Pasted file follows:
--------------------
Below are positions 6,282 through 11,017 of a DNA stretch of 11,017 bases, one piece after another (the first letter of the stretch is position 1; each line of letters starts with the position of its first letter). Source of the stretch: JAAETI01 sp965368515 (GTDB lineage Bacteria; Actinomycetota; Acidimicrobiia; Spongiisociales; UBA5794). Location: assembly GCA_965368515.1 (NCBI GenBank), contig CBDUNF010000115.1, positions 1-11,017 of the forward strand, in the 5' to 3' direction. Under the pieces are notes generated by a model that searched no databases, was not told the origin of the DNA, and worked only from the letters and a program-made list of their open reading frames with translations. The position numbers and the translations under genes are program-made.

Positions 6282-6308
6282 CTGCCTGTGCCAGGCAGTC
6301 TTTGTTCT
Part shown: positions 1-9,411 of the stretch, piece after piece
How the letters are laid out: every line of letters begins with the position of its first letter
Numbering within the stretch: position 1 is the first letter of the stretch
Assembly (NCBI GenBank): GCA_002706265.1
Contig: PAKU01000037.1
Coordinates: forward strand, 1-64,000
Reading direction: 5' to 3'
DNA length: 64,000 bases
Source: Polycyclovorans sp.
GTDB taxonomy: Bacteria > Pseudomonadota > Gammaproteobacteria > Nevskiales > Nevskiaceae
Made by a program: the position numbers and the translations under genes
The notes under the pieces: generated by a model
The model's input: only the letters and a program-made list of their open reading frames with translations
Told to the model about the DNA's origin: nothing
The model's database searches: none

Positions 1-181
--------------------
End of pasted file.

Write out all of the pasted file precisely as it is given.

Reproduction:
Below are positions 6,282 through 11,017 of a DNA stretch of 11,017 bases, one piece after another (the first letter of the stretch is position 1; each line of letters starts with the position of its first letter). Source of the stretch: JAAETI01 sp965368515 (GTDB lineage Bacteria; Actinomycetota; Acidimicrobiia; Spongiisociales; UBA5794). Location: assembly GCA_965368515.1 (NCBI GenBank), contig CBDUNF010000115.1, positions 1-11,017 of the forward strand, in the 5' to 3' direction. Under the pieces are notes generated by a model that searched no databases, was not told the origin of the DNA, and worked only from the letters and a program-made list of their open reading frames with translations. The position numbers and the translations under genes are program-made.

Positions 6282-6308
6282 CTGCCTGTGCCAGGCAGTC
6301 TTTGTTCT
Part shown: positions 1-9,411 of the stretch, piece after piece
How the letters are laid out: every line of letters begins with the position of its first letter
Numbering within the stretch: position 1 is the first letter of the stretch
Assembly (NCBI GenBank): GCA_002706265.1
Contig: PAKU01000037.1
Coordinates: forward strand, 1-64,000
Reading direction: 5' to 3'
DNA length: 64,000 bases
Source: Polycyclovorans sp.
GTDB taxonomy: Bacteria > Pseudomonadota > Gammaproteobacteria > Nevskiales > Nevskiaceae
Made by a program: the position numbers and the translations under genes
The notes under the pieces: generated by a model
The model's input: only the letters and a program-made list of their open reading frames with translations
Told to the model about the DNA's origin: nothing
The model's database searches: none

Positions 1-181